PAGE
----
Nathan Bransford shows a trend, here.
My vote? Actually, I am part of the 19% of respondents who chose: “I might buy mostly e-books, if the price and technology is right, and it looks cool.”
I mean, I don’t have an e-reader. Yet. Not philosophically opposed, but hey, I have a LOT of print books right this minute.
Plus, the free/very cheap books that people usually load up their readers with the minute they get them? Not interested because not only am I not suffering from a shortage of reading material, I also don’t know how many of those free books would be books that a) I haven’t already read and also b) I would actually want to read.
But! I have allowed friends to show me their kindles, and yes, they are nice, and yes again, the reading experience looks like it would be fine, and no, I no longer use the term “real” to mean “paper.”
I recently read (somewhere, don’t remember, sorry) that e-books are still really only about 5% of total sales. Then we get articles like this and I wonder if that’s still true?
Except that e-book sales can jump 200% but if you’re starting with rather low absolute numbers, then 200% growth can quite easily still leave you with rather low absolute numbers. So it’s not that easy to really compare sales unless you have numbers or relative percentages that actually compare print vs e-books, which is harder to find.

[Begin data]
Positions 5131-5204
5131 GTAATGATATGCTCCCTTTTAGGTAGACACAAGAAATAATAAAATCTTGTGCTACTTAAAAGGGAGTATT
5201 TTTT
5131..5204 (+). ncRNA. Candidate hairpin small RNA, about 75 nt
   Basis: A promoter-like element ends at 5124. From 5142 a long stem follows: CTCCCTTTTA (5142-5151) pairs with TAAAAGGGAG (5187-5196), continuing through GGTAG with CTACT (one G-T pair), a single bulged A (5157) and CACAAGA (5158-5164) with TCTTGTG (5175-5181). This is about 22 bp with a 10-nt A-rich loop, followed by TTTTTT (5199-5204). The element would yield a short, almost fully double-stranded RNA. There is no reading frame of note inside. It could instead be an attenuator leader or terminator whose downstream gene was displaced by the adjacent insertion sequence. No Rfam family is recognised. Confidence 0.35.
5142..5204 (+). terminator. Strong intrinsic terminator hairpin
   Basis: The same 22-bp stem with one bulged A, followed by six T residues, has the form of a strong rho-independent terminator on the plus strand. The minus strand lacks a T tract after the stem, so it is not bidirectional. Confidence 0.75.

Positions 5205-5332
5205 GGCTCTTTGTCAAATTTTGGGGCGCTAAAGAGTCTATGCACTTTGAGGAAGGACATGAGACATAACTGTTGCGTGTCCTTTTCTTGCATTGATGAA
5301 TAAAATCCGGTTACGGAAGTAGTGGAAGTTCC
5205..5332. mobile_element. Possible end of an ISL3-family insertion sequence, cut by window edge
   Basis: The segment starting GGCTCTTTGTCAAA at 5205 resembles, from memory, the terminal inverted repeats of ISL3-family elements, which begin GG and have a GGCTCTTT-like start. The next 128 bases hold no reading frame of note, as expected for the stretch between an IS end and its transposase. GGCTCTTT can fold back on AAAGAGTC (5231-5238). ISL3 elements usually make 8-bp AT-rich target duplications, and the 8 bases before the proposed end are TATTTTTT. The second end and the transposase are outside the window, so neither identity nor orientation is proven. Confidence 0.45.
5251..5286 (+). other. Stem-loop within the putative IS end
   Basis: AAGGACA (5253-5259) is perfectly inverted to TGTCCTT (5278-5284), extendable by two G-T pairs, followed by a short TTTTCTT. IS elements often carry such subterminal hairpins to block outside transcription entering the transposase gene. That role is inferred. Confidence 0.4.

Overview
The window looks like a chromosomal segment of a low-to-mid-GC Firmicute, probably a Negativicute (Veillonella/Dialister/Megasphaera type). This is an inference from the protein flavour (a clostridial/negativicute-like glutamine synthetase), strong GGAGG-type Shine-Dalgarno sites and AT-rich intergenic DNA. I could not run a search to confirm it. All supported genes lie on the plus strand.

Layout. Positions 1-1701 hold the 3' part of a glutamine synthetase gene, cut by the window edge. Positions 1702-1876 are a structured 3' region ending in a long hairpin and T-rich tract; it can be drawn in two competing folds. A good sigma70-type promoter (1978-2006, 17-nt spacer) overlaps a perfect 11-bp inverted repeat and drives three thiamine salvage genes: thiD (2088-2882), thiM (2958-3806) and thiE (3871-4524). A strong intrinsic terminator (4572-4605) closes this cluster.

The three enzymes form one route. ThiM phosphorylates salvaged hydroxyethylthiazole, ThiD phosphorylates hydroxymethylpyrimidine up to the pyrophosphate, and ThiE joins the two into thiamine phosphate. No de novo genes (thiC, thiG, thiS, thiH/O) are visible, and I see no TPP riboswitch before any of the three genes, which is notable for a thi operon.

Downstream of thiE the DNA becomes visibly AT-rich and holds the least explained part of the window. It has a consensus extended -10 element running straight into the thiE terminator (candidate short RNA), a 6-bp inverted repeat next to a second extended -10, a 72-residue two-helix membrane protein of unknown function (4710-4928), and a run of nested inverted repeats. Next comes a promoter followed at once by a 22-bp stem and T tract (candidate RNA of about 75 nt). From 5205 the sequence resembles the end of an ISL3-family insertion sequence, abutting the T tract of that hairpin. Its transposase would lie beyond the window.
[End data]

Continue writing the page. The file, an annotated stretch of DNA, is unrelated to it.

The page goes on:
It’s actually worse than that, because as Mike Shatzkin pointed out here, e-book sales are direct to customers, while print sales are often publisher’s sales to bookstores and subject to returns.
Also . . . I wonder what percentage of all sales are of very cheap used books? There’s a market niche that where it’d be hard for e-format to encroach on paper. Surely I can’t be the only one who frequently “tries out” a new author by buying a used book? I’ve been burned too often buying a hyped hardcover new and then finding out it’s not for me. If I love the author, I then switch to buying books new, but how many readers buy used books only? I bet there is or will be a big overlap there with people who load up their readers with only free / very cheap e-books. I wonder how those sales are going to affect the market over time.